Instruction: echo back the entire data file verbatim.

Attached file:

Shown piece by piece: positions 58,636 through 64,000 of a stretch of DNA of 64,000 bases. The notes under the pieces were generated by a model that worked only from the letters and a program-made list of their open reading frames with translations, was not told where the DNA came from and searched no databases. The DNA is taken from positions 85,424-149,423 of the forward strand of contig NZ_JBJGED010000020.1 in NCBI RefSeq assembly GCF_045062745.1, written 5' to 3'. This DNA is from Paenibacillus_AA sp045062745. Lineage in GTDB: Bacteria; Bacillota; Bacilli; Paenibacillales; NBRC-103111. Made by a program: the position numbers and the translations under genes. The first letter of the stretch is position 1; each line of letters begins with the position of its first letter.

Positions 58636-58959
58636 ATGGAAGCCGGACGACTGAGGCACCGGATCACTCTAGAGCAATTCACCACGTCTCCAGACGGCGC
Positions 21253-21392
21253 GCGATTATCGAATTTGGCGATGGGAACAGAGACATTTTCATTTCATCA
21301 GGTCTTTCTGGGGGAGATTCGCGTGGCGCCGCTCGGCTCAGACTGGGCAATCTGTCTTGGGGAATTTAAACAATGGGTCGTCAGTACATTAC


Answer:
Shown piece by piece: positions 58,636 through 64,000 of a stretch of DNA of 64,000 bases. The notes under the pieces were generated by a model that worked only from the letters and a program-made list of their open reading frames with translations, was not told where the DNA came from and searched no databases. The DNA is taken from positions 85,424-149,423 of the forward strand of contig NZ_JBJGED010000020.1 in NCBI RefSeq assembly GCF_045062745.1, written 5' to 3'. This DNA is from Paenibacillus_AA sp045062745. Lineage in GTDB: Bacteria; Bacillota; Bacilli; Paenibacillales; NBRC-103111. Made by a program: the position numbers and the translations under genes. The first letter of the stretch is position 1; each line of letters begins with the position of its first letter.

Positions 58636-58959
58636 ATGGAAGCCGGACGACTGAGGCACCGGATCACTCTAGAGCAATTCACCACGTCTCCAGACGGCGC
Positions 21253-21392
21253 GCGATTATCGAATTTGGCGATGGGAACAGAGACATTTTCATTTCATCA
21301 GGTCTTTCTGGGGGAGATTCGCGTGGCGCCGCTCGGCTCAGACTGGGCAATCTGTCTTGGGGAATTTAAACAATGGGTCGTCAGTACATTAC